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In his new book, “Hooked: A True Story of Pirates, Poaching, and the Perfect Fish,” G. Bruce Knecht, a Wall Street Journal reporter, chronicles how a California fish merchant renamed the ugly Patagonian toothfish Chilean sea bass,creating a worldwide craze for this white-fleshed fish. With growing demand for the fish, pirates were only too happy to satisfy diners’ appetite for Chilean sea bass. Knecht follows how Australian officials caught one of these illegal fishing vessels in a dramatic, 21-day chase. Former NBC “Nightly News” anchor Tom Brokaw interviewed the Knecht for “Today.” Read an excerpt of his book:
South Indian Ocean
Southern Supporter was in silent mode as it closed in on its target. The external lights were off, the portholes had been blackened, and no one touched the radio. The radar was activated only twice an hour, each time for less than a minute, to check for icebergs. One day earlier, a sensor on the Australian patrol boat had picked up outbound radar emissions from three nearby vessels. All of them appeared to be just west of Heard Island, an uninhabited scrap of land halfway between South Africa and Australia, nine hundred miles north of Antarctica. It was the dead of winter, and the island, virtually barren and almost completely covered by glaciers, was buffeted by air so cold that wind-borne saltwater had formed horizontal icicles against the rails of the ship.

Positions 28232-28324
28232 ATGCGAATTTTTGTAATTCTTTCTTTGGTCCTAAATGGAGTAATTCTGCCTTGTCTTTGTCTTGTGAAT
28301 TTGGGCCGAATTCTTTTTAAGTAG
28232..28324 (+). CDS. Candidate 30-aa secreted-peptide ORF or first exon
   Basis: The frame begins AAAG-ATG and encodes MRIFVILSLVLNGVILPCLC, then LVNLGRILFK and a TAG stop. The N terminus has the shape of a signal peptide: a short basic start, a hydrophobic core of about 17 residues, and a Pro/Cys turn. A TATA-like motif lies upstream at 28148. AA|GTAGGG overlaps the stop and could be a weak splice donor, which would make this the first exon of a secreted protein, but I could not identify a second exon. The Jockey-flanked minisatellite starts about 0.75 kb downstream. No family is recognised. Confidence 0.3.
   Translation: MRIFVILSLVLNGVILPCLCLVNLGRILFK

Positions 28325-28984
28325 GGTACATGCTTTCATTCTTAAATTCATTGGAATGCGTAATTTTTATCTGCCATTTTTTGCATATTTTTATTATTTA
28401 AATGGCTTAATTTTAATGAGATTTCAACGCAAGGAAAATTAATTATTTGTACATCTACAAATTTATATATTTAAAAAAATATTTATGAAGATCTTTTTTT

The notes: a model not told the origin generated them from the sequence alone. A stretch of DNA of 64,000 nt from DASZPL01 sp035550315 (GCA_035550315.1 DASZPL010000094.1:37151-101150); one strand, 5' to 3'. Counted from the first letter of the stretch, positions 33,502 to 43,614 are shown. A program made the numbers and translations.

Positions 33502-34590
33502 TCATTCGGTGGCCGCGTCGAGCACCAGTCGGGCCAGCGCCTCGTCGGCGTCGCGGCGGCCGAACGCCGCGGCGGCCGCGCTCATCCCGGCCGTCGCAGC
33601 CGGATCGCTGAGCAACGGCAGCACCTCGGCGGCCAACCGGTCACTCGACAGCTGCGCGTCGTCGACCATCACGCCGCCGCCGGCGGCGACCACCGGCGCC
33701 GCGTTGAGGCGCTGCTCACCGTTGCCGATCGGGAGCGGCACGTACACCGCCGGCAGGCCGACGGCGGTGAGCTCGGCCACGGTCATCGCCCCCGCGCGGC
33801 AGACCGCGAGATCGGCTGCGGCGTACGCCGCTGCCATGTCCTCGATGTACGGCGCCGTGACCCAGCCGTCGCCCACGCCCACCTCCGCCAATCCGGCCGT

Stephen Duffy, the Australian Customs officer who was leading the patrol, knew exactly what the three vessels were doing. The waters near Heard Island contain one of the world’s largest populations of Patagonian toothfish. For most of their existence, the prehistoric-looking gray-black creatures, which can live for fifty years and grow to six feet in length, had thrived in near-frozen obscurity. That was before a little-known businessman in Los Angeles coined an inaccurate though vastly more appealing name and chefs fell in love with a white flesh that seemed to accept every spice and hold up to every method of cooking. It was also before fleets of fishing vessels — many of them pirates — sought to capitalize on the burgeoning demand.
“I don’t want to have an intercept before dawn,” Duffy told Andrew Codrington, Southern Supporter’s captain. “For now I’d like to head slowly toward them, six knots or less. If they happen to see us, they’ll assume we’re a pirate, too.”
Nautical confrontations were nothing new to Duffy. He had conducted forced boardings of more than one hundred ships during a distinguished naval career, after which he joined Customs to help create a marine patrol unit. Duffy did not really look like the kind of person who would be battling modern-day pirates. At forty-two, after many years at sea, his face was surprisingly unlined. He looked more like an overgrown Boy Scout.
When he was growing up in Tasmania, he liked nothing more than the ferry voyages his family took across Bass Strait, the treacherous body of water that separates Tasmania from the Australian mainland. Duffy spent those passages exploring the ship — everything from the engine room to the bridge, where an officer once let him turn the wheel. The workings of the ship, the vast expanse of the sea, and the possibility of traveling to faraway places had an almost intoxicating effect. Duffy decided that he too would command a ship someday. He made his first visit to the naval recruiting office when he was fifteen, and he joined four years later.